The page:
CFP: Equine Cultures in Transition 2020, Deadline January 31

There is still time to submit an abstract to the Equine Cultures in Transition Conference – Past, Present and Future Challenges (deadline: January 31). This conference will be held June 16–18 at the Swedish University of Agricultural Sciences in Uppsala and the Swedish Equestrian Centre of Excellence at Strömsholm, Sweden. From the conference website:

“Questions regarding past, present and future challenges in relation to horse – human activities and interaction are in focus for the conference, with the following sub-themes:

  • Psychological, pedagogical and didactic perspectives on the relation between human and horse. The theme also includes challenges for equestrian coaching.
  • Historical, philosophical and ethical perspectives on human-horse relationships
  • Consequences for the human-horse relationships connected to the lifestyle of modern humans – for example leisure, sport, tourism, technology and media.
  • Issues related to equine assisted therapy, in relation to the human body, mind and social work
  • We will also organize open sessions for those of you who would like to address an issue outside of the sub-themes.”

For more information about the conference sessions and themes, and to learn how to submit an abstract, visit https://www.slu.se/globalassets/ew/org/inst/hippo/pdf/equine-transition/call-for-paper-equine-cultures-in-transition-2020.pdf.

Registration for the conference opens February 17 and closes May 28.

Horses in Agriculture: New Online Exhibit

Screen Shot 2017-09-18 at 11.56.11 AM    This exhibit is being developed for the International Museum of the Horse by Purdue University doctoral candidate Elise Lofgren and Dr. Colleen Brady. The exhibit is far ranging, covering pre-domestication horse-human interactions through 21st century agritourism. Despite the ambitious scope, appropriate to the Museum of the Horse, it is already a very inclusive exhibit.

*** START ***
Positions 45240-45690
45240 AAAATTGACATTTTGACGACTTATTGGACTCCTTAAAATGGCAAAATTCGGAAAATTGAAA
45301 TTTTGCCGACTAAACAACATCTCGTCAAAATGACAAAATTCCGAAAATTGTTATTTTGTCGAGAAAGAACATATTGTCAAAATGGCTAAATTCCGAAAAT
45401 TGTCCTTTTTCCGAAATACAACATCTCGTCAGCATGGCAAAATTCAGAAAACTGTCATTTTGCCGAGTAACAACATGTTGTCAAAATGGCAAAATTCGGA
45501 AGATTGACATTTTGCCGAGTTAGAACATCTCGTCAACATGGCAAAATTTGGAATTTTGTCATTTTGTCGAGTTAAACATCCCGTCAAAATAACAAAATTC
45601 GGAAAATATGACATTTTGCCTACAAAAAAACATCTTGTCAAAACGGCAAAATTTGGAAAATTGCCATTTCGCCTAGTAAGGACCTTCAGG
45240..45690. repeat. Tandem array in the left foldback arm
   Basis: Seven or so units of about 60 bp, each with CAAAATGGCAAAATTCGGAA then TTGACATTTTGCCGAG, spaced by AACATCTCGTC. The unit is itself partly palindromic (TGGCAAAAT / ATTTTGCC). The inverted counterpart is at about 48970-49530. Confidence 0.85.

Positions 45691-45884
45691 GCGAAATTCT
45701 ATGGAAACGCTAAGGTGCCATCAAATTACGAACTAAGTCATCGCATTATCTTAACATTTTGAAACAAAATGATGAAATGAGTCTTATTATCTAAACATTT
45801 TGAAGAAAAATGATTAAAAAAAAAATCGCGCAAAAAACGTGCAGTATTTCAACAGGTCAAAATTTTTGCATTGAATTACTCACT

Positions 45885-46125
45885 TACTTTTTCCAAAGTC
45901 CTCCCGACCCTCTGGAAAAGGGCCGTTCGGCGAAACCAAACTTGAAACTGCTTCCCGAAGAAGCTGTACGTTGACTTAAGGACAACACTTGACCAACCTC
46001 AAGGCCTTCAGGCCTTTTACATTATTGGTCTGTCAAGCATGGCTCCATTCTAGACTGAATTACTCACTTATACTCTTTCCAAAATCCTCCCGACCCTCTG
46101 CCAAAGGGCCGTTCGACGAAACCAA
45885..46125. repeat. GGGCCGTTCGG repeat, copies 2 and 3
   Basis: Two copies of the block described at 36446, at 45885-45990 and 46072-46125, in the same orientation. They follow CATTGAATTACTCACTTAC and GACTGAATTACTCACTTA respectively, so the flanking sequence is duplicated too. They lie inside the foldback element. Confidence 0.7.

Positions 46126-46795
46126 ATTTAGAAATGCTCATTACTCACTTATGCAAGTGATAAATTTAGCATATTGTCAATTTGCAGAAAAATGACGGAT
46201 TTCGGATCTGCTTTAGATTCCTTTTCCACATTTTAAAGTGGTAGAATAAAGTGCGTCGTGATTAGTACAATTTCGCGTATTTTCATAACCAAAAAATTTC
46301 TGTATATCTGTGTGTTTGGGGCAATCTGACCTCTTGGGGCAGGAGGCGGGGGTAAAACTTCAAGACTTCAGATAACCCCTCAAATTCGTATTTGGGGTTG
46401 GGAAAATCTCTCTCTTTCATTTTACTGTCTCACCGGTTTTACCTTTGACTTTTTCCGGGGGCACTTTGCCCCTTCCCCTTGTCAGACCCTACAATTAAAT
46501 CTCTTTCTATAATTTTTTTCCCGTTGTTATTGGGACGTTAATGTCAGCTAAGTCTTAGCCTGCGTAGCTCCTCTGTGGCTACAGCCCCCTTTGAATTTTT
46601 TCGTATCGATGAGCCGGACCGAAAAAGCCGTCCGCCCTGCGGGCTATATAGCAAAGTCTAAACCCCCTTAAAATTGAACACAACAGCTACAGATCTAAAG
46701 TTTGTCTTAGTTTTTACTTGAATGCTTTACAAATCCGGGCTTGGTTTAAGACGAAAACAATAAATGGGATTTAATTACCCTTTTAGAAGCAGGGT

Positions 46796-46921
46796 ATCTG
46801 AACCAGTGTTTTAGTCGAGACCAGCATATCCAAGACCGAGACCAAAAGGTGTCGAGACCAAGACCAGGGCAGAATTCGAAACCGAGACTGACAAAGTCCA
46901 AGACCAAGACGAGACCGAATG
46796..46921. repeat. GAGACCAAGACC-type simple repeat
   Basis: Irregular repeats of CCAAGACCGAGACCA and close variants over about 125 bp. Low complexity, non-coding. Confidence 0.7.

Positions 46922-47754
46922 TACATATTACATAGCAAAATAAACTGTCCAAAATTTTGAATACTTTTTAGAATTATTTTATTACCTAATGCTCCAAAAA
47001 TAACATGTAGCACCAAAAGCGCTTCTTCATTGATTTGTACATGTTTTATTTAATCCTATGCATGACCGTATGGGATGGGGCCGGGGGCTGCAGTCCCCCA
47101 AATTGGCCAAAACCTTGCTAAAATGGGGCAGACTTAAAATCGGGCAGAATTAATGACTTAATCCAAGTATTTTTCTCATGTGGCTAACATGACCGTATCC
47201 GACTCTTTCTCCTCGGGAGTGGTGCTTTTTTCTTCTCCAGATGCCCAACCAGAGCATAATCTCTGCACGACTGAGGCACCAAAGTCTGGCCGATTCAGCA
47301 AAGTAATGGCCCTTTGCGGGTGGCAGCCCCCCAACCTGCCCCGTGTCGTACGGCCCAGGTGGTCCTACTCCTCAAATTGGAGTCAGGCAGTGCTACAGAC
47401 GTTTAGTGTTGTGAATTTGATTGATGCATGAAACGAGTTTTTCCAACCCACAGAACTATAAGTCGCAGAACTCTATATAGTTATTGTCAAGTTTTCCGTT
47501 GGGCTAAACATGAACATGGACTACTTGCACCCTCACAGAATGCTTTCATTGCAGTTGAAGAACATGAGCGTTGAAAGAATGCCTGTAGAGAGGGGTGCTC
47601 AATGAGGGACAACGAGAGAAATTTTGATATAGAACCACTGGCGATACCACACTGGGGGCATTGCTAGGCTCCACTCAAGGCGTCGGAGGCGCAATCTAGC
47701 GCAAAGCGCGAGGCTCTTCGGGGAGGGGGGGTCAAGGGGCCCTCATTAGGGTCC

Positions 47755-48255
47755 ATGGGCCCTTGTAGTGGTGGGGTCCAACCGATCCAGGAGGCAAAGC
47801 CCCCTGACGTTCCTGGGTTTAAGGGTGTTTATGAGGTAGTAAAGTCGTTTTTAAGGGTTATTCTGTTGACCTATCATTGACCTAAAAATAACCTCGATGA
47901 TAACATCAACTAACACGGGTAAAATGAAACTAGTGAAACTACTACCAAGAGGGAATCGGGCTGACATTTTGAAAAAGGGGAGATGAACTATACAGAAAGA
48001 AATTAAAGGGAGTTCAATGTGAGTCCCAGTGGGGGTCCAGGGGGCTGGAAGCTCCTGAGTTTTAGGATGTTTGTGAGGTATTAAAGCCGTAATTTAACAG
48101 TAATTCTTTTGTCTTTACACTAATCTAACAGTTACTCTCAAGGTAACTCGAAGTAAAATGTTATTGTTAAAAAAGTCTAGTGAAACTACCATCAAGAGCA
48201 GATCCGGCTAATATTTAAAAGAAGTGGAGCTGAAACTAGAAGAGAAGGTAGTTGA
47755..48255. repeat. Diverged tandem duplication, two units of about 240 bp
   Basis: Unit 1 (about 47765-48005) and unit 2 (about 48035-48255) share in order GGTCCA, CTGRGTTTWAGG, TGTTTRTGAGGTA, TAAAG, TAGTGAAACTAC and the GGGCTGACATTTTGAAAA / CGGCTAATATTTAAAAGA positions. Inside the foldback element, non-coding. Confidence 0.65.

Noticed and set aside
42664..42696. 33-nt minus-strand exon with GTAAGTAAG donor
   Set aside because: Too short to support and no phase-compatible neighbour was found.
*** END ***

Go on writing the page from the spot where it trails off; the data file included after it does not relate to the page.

elise

   Elise Lofgren seeks to bridge disciplinary divides among both riders and researchers, as well as integrating technology into agricultural outreach and education. Her research in informed by her riding experience, while her interest in instructional design and active research allows her to address the gaps in traditional equestrian education. In addition to the museum exhibit, she and Dr. Brady are designing a much needed online course on “Horses in Human History and Culture,” which will be available through Purdue. A survey course of this nature will be invaluable to social science and animal science students alike.

   Two things set the “Horses in Agriculture” online exhibit apart from similar projects that have come and gone from the web over the years. The first is the level of interactivity, reflective of Lofgren’s background in educational technology. While the exhibit is still in beta (and seeking your feedback!), there is already a variety of media. Along with textual introductions to each subject, there are photos, infographics, navigable maps, video, and audio. Despite the high media content, it loads quickly and allows visitors the choice of where to go next via a navigational sidebar. The exhibit also “remembers” where you were when you last visited, and gives the option of returning to that section. The second thing that sets this exhibit apart is that it makes use of the most recent research in a variety of fields, and avoids perpetuating common myths.

   You can visit the exhibit here, and after taking a look around take their exit survey (regardless of your prior experience with horses or horse history) to suggest what features or information you might like to see in the final exhibit.